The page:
On the Move: Britain
Uncertain Citizenship and Employment

Image 3.1 Asian Ugandans Arriving in Britain after being expelled. Twice Migrants: African Asian Migration to the UK. Striking Women. © 1973.

Indian-Kenyans born in colonial Kenya were born with British citizenship. After independence, the Kenyan government gave Indian-Kenyans two years to renounce their British citizenship and acquire Kenyan citizenship for a complete separation from British imperial rule.

As a newly independent state, the future of Kenya was uncertain, and this posed a dilemma for many Indian-Kenyans. Retaining the British passport gave them access to healthcare, investment properties, trade privileges and higher education, however it was also a reminder of their colonial past. In the end, 120,000 of the 176,000 Indian-Kenyans kept their old British passports rather than becoming citizens of an independent Kenya.

By 1945, Indian-Kenyans were the wealthiest group in East Africa, owning more than 75% of the real estate and business investment.

By the 1970s, rising tensions in East Africa made it difficult for Indian-Kenyans to acquire trade permits and bank loans, causing many to migrate to countries like UK and Canada.

Image 3.2 Leicester City Council placed an ad in the Ugandan newspaper Ugandan Argus telling Ugandan expellees not to come to Leicester. Striking Women ©1972.

Contradictory Legislation

Britain’s Race Relation Act of 1967 made it illegal to discriminate against people based on their ethnic background. Unfortunately, this inclusivity was practically voided a year later by the Commonwealth Immigrants Act, which prevented all Indian-Kenyans (with or without British passports) from entering. While the act was directed at all commonwealth nations, it was the product of the rising concern caused by the mass migration of Indian-Kenyans into the country.

Instead, Britain proposed that India accept Indian-Kenyans, ignoring the fact that many had never even been to India. Adding fuel to the fire Enoch Powell, a British parliamentarian, made a highly problematic Rivers of Blood speech that warned that immigration would lead to violence in the streets.

The Indian-Kenyan community, along with other British citizens, protested against the Commonwealth Immigrants Act, successfully lifting the ban. By the 1970s, 45,000 East African Indians had migrated to Britain, reaching 180,000 by the 1980s.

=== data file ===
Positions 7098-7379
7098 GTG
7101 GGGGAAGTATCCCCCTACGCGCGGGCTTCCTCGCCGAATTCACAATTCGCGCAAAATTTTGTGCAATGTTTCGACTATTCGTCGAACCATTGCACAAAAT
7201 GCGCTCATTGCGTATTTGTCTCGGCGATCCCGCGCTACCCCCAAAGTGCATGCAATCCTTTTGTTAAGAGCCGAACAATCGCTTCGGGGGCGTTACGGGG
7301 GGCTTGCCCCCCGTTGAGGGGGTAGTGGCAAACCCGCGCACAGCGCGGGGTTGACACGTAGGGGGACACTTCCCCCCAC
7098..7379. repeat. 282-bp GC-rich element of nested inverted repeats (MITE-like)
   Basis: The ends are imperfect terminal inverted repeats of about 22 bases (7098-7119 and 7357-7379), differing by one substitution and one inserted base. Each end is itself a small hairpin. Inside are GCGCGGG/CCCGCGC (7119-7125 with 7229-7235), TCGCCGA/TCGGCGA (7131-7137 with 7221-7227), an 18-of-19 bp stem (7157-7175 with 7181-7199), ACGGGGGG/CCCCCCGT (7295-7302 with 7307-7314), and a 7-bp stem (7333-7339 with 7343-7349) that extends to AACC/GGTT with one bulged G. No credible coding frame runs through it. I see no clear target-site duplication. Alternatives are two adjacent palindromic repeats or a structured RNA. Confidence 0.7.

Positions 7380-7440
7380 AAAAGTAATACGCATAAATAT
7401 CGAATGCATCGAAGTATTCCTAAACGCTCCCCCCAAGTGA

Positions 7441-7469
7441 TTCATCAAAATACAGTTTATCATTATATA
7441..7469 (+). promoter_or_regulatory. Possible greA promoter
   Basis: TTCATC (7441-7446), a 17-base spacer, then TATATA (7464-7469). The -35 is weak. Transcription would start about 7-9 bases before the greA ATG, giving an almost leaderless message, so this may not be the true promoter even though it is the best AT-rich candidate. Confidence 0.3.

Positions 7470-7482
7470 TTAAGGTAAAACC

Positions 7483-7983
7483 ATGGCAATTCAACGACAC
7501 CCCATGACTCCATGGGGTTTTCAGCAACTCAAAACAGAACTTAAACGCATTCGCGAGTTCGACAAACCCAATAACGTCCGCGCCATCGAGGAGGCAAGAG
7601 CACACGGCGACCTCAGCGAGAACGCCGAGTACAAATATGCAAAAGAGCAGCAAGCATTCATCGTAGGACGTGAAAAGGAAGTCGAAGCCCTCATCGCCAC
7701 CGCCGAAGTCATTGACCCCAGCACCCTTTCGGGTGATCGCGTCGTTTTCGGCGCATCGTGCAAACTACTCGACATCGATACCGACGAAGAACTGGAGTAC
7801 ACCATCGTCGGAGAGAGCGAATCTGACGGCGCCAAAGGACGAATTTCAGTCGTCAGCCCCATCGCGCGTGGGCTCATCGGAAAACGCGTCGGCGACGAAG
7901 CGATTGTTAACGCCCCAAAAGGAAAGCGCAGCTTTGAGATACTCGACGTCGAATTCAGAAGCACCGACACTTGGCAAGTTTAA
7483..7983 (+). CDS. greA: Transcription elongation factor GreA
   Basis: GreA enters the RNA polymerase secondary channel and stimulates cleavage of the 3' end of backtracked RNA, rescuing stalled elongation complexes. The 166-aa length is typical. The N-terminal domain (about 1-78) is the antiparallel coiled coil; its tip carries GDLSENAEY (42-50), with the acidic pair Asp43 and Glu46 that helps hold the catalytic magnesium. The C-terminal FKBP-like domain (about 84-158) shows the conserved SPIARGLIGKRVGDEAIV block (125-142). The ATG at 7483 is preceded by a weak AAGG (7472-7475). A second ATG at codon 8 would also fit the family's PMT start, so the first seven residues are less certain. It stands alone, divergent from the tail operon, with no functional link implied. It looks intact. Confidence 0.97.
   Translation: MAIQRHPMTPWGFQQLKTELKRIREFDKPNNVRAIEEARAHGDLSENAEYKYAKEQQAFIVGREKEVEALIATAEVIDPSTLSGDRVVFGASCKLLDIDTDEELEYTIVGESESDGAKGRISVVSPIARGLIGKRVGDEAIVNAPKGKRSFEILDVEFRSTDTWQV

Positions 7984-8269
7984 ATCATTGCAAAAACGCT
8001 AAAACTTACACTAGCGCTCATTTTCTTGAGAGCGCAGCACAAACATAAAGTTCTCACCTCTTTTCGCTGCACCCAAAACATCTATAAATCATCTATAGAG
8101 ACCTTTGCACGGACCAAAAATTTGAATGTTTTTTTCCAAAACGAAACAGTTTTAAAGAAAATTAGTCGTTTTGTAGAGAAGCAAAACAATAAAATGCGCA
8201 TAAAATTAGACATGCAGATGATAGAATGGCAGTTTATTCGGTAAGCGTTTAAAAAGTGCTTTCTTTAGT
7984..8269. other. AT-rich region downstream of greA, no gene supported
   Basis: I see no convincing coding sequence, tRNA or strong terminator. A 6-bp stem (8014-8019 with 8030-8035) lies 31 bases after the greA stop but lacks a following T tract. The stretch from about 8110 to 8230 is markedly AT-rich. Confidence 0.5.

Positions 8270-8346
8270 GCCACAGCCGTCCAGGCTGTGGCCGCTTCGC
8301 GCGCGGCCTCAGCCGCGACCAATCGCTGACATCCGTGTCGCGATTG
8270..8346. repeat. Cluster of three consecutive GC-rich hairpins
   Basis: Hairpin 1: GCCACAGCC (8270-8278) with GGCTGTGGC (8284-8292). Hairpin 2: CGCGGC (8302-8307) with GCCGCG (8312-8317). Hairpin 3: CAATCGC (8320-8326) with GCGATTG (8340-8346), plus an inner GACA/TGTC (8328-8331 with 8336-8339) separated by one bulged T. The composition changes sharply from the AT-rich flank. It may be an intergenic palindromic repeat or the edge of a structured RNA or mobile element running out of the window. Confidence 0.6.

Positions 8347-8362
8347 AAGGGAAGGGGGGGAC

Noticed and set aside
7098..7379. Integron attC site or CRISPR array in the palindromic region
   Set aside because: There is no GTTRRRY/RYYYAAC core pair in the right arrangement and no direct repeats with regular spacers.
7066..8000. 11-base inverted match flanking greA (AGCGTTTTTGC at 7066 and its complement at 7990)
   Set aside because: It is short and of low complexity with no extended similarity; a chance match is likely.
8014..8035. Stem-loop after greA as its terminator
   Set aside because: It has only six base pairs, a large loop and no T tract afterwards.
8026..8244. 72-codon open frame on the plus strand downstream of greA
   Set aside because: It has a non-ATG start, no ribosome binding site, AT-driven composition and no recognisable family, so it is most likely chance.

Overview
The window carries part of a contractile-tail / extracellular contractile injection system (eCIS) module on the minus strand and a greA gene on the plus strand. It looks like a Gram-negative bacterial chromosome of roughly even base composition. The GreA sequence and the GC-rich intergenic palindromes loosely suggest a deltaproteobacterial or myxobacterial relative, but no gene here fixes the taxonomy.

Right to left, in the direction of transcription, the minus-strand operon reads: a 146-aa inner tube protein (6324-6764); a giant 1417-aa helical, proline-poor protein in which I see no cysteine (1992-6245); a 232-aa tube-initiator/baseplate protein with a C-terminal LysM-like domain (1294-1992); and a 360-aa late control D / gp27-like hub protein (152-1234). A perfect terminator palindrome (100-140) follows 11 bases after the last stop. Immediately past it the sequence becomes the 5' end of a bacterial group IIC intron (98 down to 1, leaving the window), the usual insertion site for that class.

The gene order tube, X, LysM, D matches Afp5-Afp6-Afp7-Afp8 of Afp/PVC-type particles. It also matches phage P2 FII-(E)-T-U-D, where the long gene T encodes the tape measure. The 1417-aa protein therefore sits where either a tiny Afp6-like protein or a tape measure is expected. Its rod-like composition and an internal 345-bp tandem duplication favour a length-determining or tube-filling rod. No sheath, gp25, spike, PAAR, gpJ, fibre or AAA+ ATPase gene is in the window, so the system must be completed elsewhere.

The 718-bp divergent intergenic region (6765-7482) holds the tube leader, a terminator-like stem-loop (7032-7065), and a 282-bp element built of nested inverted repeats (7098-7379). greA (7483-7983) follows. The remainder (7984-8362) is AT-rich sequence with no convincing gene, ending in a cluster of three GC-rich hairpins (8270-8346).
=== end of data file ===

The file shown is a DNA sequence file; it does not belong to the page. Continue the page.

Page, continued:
How can communities and individuals reproduce economic stability in a new place? What are the roles of networks in this effort?

Can the shared experience of migration bring a community together or tear it apart or both? 

How does this relate to the current day struggles of immigrants in Britain given the recent Brexit vote?

This act made further amendments to the previous act of 1962, which imposed certain restrictions to migratory groups, and now imposed further restriction on Commonwealth citizens from entering Britain. While it included more than just Kenyan British Commonwealth citizens, the large movement of Indian-Kenyans to Britain created fear among the British population and instigated its creation.

An intergovernmental organization comprised of mostly foreign territories and colonies once a part of the historic British Empire. Today it is comprised of fifty-three member nations. Each member does not have any legal obligation to Britain, but professes to share common democratic values.

An addition to the Race Relation Act of 1965 passed in the United Kingdom that made it illegal to discriminate against a person based on their racial, ethnic, or national background in public, including denying a person public service, employment or education, based on the aforementioned conditions.

Given by Conservative Enoch Powell on April 20, 1968 at the General Meeting of the West Midlands Area Conservative Political Centre. This speech criticised the vast numerous of migrant entering the country through immigration legislation. Powell warned that anti-discrimination legislation would harm the country, because according to him, the majority of migrants did not wish to integrate with British society.

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 Part 3

 Part 7

 Part 4